HOW TO DEFEND A CHARGE OF DISCRIMINATION AT THE EEOC


I. STRUCURE OF THE EEOC AT THE LOCAL LEVEL – FIELD OPERATIONS.

A. District Director

B. Regional Attorney

C. Supervisory Investigators

D. Investigators

E. Legal Unit

F. Mediation Unit

bullet Category “B” Charges
 
bullet Firewall – Confidentiality
 
bullet Company Settlement Agreement

II. CATEGORIES OF CHARGES BY PRIORITY

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“A” Charges – Receive highest level of investigation.
 

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“B” Charges – additional investigation.
 

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“C” Charges – summarily dismissed.

III. WHAT TO DO WHEN YOU RECEIVE A CHARGE OF DISCRIMINATION FROM THE EEOC.

A. Using a Lawyer.
 
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Preservation of attorney-client privilege and work-product privilege if litigation ensues.

B. Review and analyze the contents of the Charge Form.

1. Timeliness of the Charge/Statute of Limitations.

a. Charge to be filed within 180 days of the incident that gives rise to the Charge.

b. Charge to be filed within 300 days if State (Texas) has an FEP agency. Texas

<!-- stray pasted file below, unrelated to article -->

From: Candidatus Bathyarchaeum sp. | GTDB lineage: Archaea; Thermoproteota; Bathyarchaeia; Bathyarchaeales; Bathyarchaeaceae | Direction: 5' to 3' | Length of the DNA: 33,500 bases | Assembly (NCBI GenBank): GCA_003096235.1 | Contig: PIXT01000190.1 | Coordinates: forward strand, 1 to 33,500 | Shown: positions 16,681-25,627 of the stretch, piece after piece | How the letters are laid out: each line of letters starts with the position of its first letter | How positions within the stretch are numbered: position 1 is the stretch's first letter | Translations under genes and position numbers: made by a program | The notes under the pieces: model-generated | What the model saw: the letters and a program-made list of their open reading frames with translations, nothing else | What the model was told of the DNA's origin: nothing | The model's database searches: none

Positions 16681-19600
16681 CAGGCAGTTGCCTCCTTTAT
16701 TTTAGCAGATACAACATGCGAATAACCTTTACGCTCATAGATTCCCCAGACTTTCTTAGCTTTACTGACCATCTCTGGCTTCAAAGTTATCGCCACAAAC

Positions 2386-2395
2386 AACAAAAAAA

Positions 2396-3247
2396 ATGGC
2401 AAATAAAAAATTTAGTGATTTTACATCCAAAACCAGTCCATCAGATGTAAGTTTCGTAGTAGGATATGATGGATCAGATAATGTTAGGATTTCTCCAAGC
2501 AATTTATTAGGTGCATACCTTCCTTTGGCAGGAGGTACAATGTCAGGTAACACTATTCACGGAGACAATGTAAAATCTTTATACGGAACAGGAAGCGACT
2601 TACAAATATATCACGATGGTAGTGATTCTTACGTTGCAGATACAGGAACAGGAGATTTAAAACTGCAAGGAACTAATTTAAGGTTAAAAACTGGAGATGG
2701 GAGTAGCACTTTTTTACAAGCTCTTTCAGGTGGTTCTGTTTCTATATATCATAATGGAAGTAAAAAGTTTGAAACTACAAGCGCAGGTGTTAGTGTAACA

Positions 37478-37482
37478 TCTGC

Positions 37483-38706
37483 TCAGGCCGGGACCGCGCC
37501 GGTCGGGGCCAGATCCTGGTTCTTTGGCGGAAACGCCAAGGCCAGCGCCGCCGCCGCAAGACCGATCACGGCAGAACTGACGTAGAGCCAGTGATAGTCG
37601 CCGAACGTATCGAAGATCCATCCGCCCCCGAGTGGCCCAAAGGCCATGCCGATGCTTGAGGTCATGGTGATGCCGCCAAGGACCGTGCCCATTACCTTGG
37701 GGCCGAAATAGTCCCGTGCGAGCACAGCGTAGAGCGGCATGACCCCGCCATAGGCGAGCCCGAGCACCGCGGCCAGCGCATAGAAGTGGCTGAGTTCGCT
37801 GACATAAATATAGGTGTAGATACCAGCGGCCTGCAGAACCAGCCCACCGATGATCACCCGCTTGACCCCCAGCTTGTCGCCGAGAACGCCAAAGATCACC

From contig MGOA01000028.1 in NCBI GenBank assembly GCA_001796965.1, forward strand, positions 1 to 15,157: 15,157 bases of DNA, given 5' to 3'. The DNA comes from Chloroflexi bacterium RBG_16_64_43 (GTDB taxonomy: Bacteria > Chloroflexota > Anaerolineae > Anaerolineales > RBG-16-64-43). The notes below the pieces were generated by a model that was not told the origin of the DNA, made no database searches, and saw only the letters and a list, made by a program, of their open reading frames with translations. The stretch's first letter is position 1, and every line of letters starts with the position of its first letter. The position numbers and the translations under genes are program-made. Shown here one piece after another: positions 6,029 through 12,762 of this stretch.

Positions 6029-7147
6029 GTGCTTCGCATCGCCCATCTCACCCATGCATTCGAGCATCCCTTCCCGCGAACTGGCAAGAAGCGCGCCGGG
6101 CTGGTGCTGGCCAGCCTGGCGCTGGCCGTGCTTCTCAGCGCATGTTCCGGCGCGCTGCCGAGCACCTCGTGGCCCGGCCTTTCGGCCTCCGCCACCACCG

Workforce Commission – Civil Rights Division. Texas Agency has a work-sharing

agreement with the EEOC that provides charge is filed jointly with both.

c. Continuing violation.
 
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certain ongoing discrimination.

2. Jurisdiction of the EEOC.

    a. Employers with 15 or more employees.

C. Obtain from Investigator all facts alleged by Charging Party in support of the Charge.

  1. Charge of Discrimination
     

  2. Intake Questionnaire
     

  3. Who? What? When? Where? Who Present?
     

  4. Investigator’s interview with Charging Party
     

  5. Whether Charging Party has identified comparators

          a. How treated differently

D. EEOC Policy Guidance.
 
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EEOC Compliance Manual – www.eeoc.gov

E. Conduct an investigation to ascertain the truth of the matters alleged.

    1. Interview all company representatives who are alleged to have engaged in

        unlawful conduct.

    2. Interview all other company representatives who may have evidence regarding

        the  allegations.

    3. Review all company documents that are relevant to the defense of the Charge.

         a. Electronic documents – e-mail

    4. Interview employees who may have evidence that bears on the Charge.

      a. The Charging Party employee and other employees.